The Juice Glow: A Beginner's Guide to Juicing for Skincare
We all know fresh juices can benefit your body, but did you know their high doses of nutrients can work wonders on your skin, too?
Today's juices aren't like the cute boxed cartons of your childhood. In the past, sugar-coated apples and grapes might have dominated lunchtime everywhere, but today kale, parsley, and beets are the juice world's new stars.
Consuming fresh or cold-pressed juices has become a phenomenon that's gained the adoration of fitness buffs, health nuts, dieters, celebs, and grab-and-go snackers alike. Most often those choosing to consume these juices are looking for a quick and efficient way to add some greens to their diet. (How else can you get kale, spinach, and parsley in one on-the-go, liquid serving?) Although many are turning to juices for a quick boost, others rely on them for cleansing purposes, whether it be for weight loss, fitness, or health reasons.
But those of us who aren't interested in the weight loss side of juicing—or who simply can't go more than three hours without eating solid foods—can still reap the benefits of fresh juices. In fact, juicing mavens often say one of the main side effects of daily juicing is often radiant and improved skin. Known as the "juice glow," consuming increased amounts of veggies and fruits in liquid form has been said to help improve blemishes, wrinkles, and skin's overall appearance.
So how does it work?
Juicing by nature is a quick delivery of nutrients from a plant that's been condensed to it's liquid form. According to The Juice Generation, a recipe book from Eric Helms, founder of the popular juice chain of the same name, the ingredients in juices are either pressed or blended, and are in a sense "pre-digested." This means they can "save your body some of the energy needed for breaking down solid foods." What does this mean for your skin? All the good stuff such as enzymes, nutrients, and vitamins from a juice's ingredients are readily available for your skin to use ASAP.
Lori Kenyon Farley and Marra St. Clair, founders of the Ritual Juice Cleanse program explain further. "Veggie and fruit juices are the best source of enzymes, which are the catalysts for all of your body's anti-aging processes. Proper enzyme balance results is strong nails, shiny hair and glowing skin. Additionally, veggie and fruit juices deliver a potent dose of antioxidants to fight free radical damage." In addition, veggies are great skincare fighters due to their alkalizing effect, which can balance out acidity that causes acne, rosacea, and more.
What are the skin benefits of juicing? What ingredients do I look for?
When it comes to juicing, think about it like this: what you put in your body is what you're going to get out of it. "Diet is the one thing that directly affects everybody's skin," says Joanna Vargas, a celebrity facialist and juice lover.
"If you're eating stuff that doesn't digest properly, the first thing the body does is try to push it out through the skin. That's why some people get cysts, bumps, and unpleasant pimples." She suggests veggie-rich juices to combat these concerns.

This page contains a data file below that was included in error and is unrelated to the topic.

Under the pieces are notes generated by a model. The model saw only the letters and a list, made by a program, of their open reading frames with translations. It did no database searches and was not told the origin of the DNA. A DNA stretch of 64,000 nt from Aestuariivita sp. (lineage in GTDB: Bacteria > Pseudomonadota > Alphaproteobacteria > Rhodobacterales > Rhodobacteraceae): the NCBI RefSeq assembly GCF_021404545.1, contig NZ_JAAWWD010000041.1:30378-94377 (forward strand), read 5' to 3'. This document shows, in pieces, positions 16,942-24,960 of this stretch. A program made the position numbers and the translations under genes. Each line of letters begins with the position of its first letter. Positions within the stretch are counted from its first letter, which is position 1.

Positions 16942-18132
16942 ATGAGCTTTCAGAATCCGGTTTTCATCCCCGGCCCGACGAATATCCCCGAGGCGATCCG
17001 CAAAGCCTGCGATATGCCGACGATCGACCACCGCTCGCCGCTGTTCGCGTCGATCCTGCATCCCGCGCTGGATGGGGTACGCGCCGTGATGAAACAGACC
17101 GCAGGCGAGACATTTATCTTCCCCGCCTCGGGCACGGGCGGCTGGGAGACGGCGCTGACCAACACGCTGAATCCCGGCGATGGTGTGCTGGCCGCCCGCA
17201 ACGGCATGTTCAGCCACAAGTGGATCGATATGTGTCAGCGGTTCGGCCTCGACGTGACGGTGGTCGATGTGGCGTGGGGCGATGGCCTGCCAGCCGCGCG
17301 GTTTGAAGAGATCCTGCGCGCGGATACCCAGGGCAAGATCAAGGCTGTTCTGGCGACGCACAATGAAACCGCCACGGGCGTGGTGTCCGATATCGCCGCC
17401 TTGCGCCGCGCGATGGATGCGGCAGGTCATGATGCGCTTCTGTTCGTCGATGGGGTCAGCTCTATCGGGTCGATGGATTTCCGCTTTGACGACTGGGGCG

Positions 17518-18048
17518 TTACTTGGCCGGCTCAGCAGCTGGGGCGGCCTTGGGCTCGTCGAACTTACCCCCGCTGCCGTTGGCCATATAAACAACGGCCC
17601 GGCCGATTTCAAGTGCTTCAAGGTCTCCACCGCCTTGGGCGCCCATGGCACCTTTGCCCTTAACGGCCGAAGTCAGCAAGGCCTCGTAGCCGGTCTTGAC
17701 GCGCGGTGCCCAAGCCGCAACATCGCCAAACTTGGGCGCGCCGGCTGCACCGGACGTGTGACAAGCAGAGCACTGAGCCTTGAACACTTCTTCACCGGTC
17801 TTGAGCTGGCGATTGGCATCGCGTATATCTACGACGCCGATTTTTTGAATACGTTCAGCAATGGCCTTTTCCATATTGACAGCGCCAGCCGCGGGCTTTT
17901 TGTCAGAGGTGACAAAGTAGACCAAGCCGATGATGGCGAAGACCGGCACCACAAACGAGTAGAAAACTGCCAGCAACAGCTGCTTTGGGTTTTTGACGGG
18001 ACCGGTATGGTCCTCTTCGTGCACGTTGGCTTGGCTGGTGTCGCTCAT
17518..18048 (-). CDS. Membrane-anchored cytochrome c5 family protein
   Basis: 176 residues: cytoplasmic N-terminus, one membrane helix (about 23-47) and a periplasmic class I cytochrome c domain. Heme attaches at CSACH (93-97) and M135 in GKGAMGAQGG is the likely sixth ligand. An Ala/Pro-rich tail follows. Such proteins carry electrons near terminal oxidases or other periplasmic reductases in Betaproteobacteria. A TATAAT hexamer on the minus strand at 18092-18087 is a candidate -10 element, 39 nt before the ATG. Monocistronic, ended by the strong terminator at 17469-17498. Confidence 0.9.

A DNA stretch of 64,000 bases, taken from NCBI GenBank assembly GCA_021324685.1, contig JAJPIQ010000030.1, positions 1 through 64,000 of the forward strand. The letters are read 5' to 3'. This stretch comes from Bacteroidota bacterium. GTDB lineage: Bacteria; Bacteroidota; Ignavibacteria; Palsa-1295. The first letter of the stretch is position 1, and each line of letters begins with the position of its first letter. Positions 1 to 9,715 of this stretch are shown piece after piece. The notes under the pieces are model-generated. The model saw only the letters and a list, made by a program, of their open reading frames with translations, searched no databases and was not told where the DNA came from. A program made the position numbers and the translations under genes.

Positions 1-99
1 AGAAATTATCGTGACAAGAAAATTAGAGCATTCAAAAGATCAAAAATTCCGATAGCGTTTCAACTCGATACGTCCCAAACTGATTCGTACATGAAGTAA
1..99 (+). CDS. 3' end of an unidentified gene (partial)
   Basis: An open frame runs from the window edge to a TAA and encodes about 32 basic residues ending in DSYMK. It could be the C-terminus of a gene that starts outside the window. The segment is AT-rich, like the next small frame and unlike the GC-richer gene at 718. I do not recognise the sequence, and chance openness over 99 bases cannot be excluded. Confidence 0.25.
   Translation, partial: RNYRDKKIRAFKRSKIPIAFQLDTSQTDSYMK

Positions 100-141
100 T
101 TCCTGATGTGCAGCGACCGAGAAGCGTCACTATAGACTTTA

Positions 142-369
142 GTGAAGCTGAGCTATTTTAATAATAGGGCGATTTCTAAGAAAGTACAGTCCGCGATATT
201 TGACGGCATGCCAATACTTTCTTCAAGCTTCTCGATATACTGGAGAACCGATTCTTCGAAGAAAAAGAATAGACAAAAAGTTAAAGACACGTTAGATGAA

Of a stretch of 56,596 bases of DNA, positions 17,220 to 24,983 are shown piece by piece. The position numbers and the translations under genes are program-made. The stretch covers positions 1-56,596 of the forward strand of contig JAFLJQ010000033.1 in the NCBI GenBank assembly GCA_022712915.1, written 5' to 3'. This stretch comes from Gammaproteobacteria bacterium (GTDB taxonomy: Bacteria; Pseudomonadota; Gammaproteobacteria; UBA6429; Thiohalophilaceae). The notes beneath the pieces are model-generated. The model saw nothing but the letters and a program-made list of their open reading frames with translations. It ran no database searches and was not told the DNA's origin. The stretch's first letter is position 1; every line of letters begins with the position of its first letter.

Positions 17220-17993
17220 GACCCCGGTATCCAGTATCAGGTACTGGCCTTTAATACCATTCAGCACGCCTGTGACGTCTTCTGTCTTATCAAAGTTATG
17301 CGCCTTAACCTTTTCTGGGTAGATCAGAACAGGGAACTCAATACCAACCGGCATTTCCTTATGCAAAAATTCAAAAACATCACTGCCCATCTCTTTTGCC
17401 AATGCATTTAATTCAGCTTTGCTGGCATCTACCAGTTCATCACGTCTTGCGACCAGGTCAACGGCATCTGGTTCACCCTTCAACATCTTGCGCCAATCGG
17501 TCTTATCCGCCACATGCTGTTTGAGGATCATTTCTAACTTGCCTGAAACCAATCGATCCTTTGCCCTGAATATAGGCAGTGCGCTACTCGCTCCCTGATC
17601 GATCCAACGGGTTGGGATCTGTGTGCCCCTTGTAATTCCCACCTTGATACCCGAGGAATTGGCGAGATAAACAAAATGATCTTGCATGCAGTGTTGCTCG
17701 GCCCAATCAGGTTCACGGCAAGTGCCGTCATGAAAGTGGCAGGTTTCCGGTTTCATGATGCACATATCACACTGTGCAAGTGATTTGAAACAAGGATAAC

Depending on the ingredients in the juices you consume, the benefits can vary. But overall skin clarity and brightness is a common thread between most juice recipes. More specifically, greens tend to be vitamin rich and can affect skin's complexion. Kale is vitamin K heavy and can reduce dark circles, where as spinach is full of vitamin A, which encourages skin repair. For more specific treatments such as rosacea or skin irritations, vitamin C–rich ingredients such as cucumbers are top picks. And for those concerned with wrinkles or collagen-production, antioxidant-rich berries including gogi or acai are smart choices. Even carrots contain an antioxidant in the form of beta carotene and can help with elasticity.
Take a peek at our Pinterest-friendly cheat sheet on some of the most common ingredients used in juices and their associated skin benefits.
What ingredients should I avoid?
As like most things in life, everything in moderation—even with juices. Although the fruit-filled juices taste sweeter and provide nutrients, they do contain higher amounts of sugar. As Helms explains in The Juice Generation, sweet fruits and sweet root veggies are denser sources of polysaccaharide carbs, meaning when they're broken down (i.e. juiced), they turn into glucose and other simple sugars. Although this usually isn't a big deal when you consume the whole plant, when the plant is in juice form, the sugar is delivered to the body faster. This can cause a sugar rush and an insulin spike. "The sugars, if not used up right away in vigorous activity, get stored as fat," writes Helms. Vargas also points out that sugars are often harder to digest and "causes you to lose elasticity in skin over time."
How often should I juice for my skin?
"I always say, if you add in one green juice a day, you'll be amazed at the results," says Vargas. The recommended daily doses of fruits and veggies is about five servings, so supplementing a normal healthy diet with at least one green juice a day should deliver your body and skin the proper amount of nutrients to keep that "juice glow."
So whether you're pressing your own juices at home or heading to the bar—the juice bar that is—keep in mind that juices don't solely have to be associated with the words "cleanse," "detox," or even "diet." Think of them as little armies delivering hefty doses of powerful skin-clearing ingredients directly to your body. So the next time you go to pop that pimple, perhaps reach for a green juice instead and treat the issue from the inside out.